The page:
Doggin' Reno, Nevada: 10 Cool Things Things to See While You Hike With Your Dog

Doggin’ Reno, Nevada: 10 Cool Things Things to See While You Hike With Your Dog

By Doug Gelbert

“If your dog is fat,” the old saying goes, “you aren’t getting enough exercise.” But walking the dog need not be just about a little exercise. Here are 10 cool things you can see around Reno, Nevada while you hike with your dog.

Walking the dog down the Stream Profile Chamber Trail at Taylor Creek Visitors Center leads to a cut-away view of the creek and its underwater denizens. In fall, spawning Kokanee salmon, tinted a brilliant red, swim past the trail. Another place to view colorful fish up close is on the Truckee River Bike Path in Tahoe City. Peer into the water off the side of Fanny Bridge and look at rainbow trout in the headwaters of the Truckee.

In the mid-1800s the Reno area was merely a stopover on the way to somewhere else. Many roads were used by wagon trains, the Pony Express and others to reach California including Hawley’s Grade, the detour through Dog Valley and mountain passes such as Roller Pass, Donner Pass and Carson Pass. Today, many of these historic routes are public trails hosting canine hikers. Keep an eye out for faint rust marks on rocks that are souvenirs of the wagon wheels of the western migration.

The geologic origins of the region reveal themselves in many spots along local trails. At Cascade Creek Falls ridges on both sides of Cascade Lake are visible where rock debris has been pushed by retreating glaciers. This depression, like other similar pits scraped from the rock, filled with snow melt and rainwater to form Tahoe area lakes.

Cemeteries are good destinations for an off-beat canine hike. In Virginia City, the nation’s largest federally maintained historic district, are separate cemeteries reminiscent of the boomtown’s rigidly structured society. Wander among the headstones that are markers from a time when Virginia City was Nevada’s biggest town.

Area parks are home to some of Reno/Lake Tahoe’s most historic buildings. Relocated to Bartley Ranch is the one-room Huffaker School that predates even Reno itself. In Idlewild Park stands the California Building, built in 1927 and now the home of the Reno Art Center. From that same era, near the Loch Levens Lake trailhead, is the Rainbow Lodge, constructed from hand-hewn logs. Even older, dating back a century, are rustic farm buildings seen from the trails of Wilson Commons Park.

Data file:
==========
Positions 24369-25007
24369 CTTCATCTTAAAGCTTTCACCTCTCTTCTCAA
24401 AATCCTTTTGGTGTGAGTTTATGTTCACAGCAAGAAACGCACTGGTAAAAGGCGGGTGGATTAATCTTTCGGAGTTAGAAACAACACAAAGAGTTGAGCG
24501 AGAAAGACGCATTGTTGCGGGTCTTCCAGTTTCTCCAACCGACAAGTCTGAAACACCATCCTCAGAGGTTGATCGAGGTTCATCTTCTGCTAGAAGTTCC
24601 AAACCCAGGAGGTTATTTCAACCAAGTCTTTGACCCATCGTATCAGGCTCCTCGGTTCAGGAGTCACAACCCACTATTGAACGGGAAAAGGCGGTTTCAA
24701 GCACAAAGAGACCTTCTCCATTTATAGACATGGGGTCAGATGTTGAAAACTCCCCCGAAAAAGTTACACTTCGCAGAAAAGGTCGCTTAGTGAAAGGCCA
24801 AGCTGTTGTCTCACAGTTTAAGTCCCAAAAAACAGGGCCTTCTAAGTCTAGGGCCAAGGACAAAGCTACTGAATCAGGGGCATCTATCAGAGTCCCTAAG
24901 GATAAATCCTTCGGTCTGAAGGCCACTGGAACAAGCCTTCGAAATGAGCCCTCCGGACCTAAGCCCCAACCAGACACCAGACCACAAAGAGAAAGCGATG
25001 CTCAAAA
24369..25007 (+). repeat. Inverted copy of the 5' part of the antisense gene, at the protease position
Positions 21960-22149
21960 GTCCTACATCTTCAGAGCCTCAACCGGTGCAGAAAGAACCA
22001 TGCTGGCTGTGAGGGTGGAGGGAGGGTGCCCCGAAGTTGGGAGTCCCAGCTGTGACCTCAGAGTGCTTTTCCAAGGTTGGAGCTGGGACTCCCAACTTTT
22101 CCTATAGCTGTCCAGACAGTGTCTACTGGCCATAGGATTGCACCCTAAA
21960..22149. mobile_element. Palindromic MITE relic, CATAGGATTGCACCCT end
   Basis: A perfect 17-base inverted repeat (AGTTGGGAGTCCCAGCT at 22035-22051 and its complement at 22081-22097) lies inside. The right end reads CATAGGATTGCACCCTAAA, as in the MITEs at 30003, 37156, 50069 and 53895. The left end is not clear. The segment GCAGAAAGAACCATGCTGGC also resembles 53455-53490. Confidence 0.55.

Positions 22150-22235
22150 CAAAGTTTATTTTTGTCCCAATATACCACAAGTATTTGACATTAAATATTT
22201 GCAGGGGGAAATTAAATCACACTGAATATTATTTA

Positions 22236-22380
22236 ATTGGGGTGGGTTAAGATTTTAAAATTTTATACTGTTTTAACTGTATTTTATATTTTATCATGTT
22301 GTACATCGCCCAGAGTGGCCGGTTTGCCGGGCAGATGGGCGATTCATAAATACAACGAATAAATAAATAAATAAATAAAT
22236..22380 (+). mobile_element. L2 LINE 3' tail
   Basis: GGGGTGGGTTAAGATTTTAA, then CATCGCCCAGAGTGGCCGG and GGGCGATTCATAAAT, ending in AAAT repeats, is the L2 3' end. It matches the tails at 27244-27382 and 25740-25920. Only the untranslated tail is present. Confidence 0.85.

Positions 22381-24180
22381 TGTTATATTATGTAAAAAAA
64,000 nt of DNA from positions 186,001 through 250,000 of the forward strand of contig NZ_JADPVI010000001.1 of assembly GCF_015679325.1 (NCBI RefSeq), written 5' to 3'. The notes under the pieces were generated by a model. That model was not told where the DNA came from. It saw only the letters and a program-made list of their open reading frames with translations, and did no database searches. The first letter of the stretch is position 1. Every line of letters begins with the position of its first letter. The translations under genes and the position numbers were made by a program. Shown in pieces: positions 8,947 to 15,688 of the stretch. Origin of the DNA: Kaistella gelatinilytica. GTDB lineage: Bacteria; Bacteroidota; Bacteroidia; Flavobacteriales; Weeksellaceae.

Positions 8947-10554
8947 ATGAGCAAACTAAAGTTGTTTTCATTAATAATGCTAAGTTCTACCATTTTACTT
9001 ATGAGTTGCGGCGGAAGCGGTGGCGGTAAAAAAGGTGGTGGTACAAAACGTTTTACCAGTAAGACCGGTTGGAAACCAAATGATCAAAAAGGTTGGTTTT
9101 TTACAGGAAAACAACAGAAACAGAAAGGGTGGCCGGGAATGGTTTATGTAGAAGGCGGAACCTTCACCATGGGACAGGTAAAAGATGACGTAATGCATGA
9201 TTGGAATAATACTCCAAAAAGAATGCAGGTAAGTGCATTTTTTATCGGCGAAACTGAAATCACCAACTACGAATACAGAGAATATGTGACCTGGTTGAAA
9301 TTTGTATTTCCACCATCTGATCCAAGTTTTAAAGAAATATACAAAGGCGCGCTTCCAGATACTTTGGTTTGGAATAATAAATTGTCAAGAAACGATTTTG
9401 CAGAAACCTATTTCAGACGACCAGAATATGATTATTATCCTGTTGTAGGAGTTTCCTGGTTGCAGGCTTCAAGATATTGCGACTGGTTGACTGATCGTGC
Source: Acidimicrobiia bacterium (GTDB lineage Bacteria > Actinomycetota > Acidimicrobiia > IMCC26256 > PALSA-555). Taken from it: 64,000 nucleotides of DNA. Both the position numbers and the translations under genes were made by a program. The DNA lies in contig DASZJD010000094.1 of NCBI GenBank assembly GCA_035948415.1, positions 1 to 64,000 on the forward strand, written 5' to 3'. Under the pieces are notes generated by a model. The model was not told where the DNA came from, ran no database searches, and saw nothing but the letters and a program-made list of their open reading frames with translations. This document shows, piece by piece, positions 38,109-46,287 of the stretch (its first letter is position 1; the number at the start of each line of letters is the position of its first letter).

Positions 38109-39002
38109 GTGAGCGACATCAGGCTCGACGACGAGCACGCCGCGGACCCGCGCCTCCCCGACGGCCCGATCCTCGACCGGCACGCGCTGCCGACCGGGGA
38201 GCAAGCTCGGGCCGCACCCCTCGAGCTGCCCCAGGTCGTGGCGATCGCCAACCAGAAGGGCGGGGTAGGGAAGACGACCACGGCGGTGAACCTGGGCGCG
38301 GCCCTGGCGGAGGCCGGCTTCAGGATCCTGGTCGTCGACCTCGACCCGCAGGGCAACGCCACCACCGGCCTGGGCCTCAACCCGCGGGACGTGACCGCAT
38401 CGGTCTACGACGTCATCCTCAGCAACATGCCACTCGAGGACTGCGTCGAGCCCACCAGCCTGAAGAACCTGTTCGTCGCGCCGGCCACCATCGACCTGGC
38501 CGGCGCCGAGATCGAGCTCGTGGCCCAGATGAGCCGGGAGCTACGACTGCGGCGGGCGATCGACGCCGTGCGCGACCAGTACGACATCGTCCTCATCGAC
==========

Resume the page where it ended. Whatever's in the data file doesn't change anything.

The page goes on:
The Reno/Lake Tahoe region is rife with souvenirs from its glaciated past. Many of these boulders were used by Washo Indians to grind food – look for smoothed depressions in the granite rocks as an indication it may have been a grinding boulder. One good place to see these stones, and learn their story, is at the Lam Watah Washo Heritage Site. Pyramid Lake was named for a triangular-shaped rock that can be seen from trails along its southern shore. And canine hikers on Peavine Mountain can visit the boulders that University of Nevada student arranged into a symbolic “N” in 1913 and they continue to maintain annually.

Your dog can walk up close and marvel at three estates at the Tallac Historic Site – the Pope Estate, the Heller Estate and the Baldwin Estate. Wooded footpaths connect the mansion sites. You can see, but not visit with your dog, Vikingsholm in Lake Tahoe at Eagle Falls and Bower’s Mansion at Davis Creek State Park.

Fort Churchill State Park contains the ruins of the 1861 frontier fort built to secure overland migration routes. Fort Churchill lasted only a decade and has been in a state of arrested decay ever since. The remains of the adobe buildings can be seen from trails in the state park.

Your dog can walk in the footsteps of famous Hollywood actors at sites in the Reno/Lake Tahoe region used to film television shows and movies. The Lower Prey Meadows on Tahoe’s eastern shore was a prime location for establishing shots of the great NBC western, “Bonanza.” Hoss, Little Joe, Adam and Ben Cartwright could often be seen riding through this lush meadow in the shadow of towering mountains. Any canine hike to Dayton State Park will bring you in the vicinity of filming locations for The Misfits, Clark Gable and Marilyn Monroe’s last movie.

The Reno/Lake Tahoe region is certainly not lacking in picturesque waterfalls you can visit with your dog. Some, like Heath Falls, ask for considerable trail time but others like Cascade Creek Falls and Eagle Falls, the only waterfall emptying directly into Lake Tahoe, can be enjoyed with very little purchase.

I am the author of over 20 books, including 8 on hiking with your dog, including the widely praised The Canine Hiker’s Bible. As publisher of Cruden Bay Books, we produce the innovative A Bark In The Park series of canine hiking books found at During the warm months I lead canine hikes as tour leader for tours, leading packs of dogs and humans on day and overnight trips. My lead dog is Katie, a German Shepherd-Border Collie mix, who has hiked in all of the Lower 48 states and is on a quest to swim in all the great waters of North America – I am currently building a tours trailer to use on our expeditions and its progress can be viewed at

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